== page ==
'I will have failed if in 5 years time there are not many more people using public transport and far fewer journeys by car. It's a tall order but I urge you to hold me to it.' - John Prescott, June 1997. So what has happened? Transport is now high on the political agenda. Past complacency by all political parties has turned to commitment. Promises are being made, and if improvements aren't delivered by the time of the next election, not only will some heads roll but it seems the balance of power in Parliament will change. The public now want improvements - they demand them - whether it's on the railways, on the roads or on the buses. They are fed up with talk and dogma and about jam tomorrow: they want action now and to see an end to jams today. "Integrated Transport and Land Use Planning" is a major new independent report which provides an objective and constructive critique of the Government's current transport and land use policies.
It outlines: the major faults with and misunderstandings about the current strategies and thinking; the changes that need to be made to the current strategy; the actions that need to be taken to improve the current transport situation; and, the dangers of continuing with the current strategy - politically, socially, economically and nationally. The report presents 24 changes that should be made to the Government's strategies and provides a clear explanation of how these changes should be implemented in society. The changes include: refocusing investment to where it will do greater good to partnership agreements between all the rail parties; greater innovation and motivation among professionals to improve traffic flow and reduce congestion; emphasis on mixed development to help reduce the demand for travel and reduce journey lengths; and, local authorities and central government being set targets for congestion reduction and to publish the results at regular intervals. "Integrated Transport and Land Use Planning" aims to be a turning point in the country's approach to improved transportation and land use planning for the good of the industry, the public and the environment.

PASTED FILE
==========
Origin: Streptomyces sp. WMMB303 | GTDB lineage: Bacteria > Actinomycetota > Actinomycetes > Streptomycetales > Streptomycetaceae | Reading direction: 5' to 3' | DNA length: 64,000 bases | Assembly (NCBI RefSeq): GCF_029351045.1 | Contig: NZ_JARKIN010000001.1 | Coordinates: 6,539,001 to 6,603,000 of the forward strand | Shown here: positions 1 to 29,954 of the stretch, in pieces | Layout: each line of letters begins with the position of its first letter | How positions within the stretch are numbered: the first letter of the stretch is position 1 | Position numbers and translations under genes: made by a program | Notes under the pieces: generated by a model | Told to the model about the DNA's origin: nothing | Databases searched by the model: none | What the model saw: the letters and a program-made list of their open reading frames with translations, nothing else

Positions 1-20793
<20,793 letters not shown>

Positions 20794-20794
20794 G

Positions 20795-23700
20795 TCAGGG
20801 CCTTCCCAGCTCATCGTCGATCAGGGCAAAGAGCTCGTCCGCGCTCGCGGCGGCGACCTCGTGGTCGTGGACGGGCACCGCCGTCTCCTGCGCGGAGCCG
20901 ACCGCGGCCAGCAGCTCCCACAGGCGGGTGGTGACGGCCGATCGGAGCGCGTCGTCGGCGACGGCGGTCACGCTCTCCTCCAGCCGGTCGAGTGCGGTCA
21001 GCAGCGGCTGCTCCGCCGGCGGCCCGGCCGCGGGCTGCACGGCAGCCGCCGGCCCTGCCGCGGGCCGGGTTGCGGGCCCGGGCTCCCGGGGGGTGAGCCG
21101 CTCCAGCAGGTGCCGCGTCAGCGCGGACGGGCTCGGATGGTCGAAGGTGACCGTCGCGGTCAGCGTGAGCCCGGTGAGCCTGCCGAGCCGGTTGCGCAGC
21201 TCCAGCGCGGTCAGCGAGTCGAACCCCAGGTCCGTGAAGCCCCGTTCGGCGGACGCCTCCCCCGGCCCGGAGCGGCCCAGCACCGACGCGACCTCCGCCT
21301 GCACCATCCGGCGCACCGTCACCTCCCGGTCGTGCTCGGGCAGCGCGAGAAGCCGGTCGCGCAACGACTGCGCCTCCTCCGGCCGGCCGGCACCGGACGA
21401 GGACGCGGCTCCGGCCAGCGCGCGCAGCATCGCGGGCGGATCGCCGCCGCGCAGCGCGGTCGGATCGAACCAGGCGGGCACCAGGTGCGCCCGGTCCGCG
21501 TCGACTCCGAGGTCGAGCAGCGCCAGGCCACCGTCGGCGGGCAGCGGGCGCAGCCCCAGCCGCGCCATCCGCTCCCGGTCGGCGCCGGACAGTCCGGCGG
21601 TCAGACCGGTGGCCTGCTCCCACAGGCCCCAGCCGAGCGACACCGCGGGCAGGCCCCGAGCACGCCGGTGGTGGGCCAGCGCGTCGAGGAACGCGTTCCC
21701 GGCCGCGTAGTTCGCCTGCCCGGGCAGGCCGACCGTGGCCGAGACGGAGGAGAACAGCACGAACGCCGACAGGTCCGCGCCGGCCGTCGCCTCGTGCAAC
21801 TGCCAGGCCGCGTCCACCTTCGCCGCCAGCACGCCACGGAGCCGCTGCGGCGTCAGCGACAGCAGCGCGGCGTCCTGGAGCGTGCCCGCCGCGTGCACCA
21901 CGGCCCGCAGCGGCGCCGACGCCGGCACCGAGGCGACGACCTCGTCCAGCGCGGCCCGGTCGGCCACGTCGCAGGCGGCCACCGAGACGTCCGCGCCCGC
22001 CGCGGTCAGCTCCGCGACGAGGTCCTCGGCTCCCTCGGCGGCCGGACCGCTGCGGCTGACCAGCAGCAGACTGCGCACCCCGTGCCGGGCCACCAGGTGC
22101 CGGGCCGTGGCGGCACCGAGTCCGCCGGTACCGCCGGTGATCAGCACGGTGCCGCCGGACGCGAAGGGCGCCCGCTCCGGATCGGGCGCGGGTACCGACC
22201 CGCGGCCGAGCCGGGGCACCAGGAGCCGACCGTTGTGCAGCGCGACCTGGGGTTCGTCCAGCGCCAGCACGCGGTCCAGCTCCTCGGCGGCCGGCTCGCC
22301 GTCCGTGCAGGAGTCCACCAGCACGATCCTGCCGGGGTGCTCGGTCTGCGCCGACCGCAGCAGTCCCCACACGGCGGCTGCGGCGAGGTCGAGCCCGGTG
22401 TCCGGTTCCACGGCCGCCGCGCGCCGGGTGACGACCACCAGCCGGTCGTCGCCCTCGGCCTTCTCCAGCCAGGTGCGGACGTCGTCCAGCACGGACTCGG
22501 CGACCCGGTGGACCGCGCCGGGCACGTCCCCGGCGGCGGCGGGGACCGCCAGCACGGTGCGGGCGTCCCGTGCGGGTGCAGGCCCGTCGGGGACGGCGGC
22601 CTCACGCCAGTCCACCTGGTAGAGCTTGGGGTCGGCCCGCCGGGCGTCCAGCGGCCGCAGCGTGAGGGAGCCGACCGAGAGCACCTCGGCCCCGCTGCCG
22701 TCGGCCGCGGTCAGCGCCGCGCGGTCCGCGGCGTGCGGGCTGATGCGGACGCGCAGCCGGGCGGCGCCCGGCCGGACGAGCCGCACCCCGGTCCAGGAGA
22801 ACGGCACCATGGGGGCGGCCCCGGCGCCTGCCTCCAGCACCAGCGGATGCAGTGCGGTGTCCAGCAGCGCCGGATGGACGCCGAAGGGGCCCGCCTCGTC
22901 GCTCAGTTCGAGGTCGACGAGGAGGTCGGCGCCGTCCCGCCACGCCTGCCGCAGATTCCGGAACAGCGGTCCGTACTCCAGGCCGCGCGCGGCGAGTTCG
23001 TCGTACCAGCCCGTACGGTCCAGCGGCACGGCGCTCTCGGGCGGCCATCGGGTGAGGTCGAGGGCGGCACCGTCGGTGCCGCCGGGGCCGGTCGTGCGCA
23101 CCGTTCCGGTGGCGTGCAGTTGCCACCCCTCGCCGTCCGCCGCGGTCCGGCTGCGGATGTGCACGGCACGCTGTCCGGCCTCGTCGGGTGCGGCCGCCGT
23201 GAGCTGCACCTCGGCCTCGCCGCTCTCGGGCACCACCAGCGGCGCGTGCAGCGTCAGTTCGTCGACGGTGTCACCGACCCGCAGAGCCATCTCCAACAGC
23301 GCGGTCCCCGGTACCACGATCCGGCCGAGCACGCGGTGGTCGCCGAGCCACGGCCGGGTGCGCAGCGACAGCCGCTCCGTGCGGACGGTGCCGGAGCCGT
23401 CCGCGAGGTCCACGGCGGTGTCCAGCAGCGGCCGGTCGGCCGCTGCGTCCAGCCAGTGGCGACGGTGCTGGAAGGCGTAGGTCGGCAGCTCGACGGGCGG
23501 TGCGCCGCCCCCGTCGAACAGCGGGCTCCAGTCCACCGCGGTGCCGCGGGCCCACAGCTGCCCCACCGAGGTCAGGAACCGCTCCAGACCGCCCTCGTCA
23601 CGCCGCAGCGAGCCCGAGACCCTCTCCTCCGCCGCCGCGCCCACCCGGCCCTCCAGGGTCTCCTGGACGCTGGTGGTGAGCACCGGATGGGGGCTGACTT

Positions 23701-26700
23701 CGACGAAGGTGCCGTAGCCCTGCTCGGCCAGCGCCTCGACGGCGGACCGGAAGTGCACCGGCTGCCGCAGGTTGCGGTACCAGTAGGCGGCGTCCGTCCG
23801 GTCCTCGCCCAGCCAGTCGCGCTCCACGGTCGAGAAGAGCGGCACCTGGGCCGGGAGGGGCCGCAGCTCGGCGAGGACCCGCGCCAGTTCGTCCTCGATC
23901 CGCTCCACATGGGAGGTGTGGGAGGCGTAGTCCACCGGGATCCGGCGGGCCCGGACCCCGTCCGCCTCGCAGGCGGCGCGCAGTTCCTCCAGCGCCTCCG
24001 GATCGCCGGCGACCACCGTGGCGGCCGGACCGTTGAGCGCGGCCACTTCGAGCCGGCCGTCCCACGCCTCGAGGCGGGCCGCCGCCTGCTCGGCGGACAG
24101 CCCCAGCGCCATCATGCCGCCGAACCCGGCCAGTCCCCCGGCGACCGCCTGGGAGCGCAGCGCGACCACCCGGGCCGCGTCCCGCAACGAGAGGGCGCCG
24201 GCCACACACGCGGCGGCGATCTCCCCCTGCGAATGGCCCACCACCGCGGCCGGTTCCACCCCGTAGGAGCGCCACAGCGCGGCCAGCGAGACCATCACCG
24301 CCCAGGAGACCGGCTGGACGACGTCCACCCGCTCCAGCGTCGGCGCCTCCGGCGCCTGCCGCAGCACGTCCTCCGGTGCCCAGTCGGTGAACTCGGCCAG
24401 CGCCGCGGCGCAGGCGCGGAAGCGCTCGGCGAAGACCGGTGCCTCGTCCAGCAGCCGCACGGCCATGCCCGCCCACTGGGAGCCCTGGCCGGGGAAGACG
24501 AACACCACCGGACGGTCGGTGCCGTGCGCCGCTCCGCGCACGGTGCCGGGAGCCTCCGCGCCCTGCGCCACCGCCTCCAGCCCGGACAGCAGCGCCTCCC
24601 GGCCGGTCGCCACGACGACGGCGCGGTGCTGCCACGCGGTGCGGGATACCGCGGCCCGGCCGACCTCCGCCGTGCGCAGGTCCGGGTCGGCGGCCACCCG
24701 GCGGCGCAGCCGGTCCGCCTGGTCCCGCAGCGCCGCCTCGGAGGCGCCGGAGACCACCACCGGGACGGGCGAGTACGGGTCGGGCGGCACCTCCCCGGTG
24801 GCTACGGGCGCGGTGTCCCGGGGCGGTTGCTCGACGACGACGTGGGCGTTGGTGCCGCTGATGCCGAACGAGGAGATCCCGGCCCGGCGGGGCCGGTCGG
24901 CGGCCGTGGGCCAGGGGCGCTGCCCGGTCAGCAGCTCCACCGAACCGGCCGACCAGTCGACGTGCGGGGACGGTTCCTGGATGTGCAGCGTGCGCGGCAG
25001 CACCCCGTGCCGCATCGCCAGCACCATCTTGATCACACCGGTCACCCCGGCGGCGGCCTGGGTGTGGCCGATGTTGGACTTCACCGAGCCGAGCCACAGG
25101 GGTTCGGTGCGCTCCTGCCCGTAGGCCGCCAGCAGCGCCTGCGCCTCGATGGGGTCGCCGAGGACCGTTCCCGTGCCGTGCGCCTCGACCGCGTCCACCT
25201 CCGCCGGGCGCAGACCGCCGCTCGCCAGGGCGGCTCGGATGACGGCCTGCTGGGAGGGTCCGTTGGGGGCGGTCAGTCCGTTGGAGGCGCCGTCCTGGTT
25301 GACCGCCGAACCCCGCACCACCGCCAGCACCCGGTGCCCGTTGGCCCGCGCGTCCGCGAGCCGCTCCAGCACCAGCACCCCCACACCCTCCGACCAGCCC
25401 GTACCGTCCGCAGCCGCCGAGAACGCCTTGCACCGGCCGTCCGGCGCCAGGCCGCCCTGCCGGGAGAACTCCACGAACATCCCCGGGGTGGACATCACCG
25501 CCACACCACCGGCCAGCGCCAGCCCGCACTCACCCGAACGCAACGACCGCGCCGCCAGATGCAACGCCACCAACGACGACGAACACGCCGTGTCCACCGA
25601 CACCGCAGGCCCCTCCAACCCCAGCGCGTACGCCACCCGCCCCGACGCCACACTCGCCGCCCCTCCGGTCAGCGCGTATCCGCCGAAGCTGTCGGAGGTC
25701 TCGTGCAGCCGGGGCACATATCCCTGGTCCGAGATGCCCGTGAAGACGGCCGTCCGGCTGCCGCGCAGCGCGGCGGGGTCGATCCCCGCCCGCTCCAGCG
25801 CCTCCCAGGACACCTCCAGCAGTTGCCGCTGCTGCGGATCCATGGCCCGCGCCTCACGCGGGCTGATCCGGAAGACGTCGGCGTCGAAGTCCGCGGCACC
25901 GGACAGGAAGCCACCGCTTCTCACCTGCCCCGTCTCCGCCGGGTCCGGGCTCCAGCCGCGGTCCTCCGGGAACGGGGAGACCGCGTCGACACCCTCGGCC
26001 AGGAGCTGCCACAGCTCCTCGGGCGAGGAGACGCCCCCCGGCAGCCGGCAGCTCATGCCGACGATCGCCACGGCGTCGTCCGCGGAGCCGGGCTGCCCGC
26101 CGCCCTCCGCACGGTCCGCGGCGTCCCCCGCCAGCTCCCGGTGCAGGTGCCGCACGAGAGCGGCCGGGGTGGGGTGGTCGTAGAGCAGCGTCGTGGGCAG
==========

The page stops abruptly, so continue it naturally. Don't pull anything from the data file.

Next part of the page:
This report will be essential reading for transport planners, engineers, architects, politicians and the public at large.show more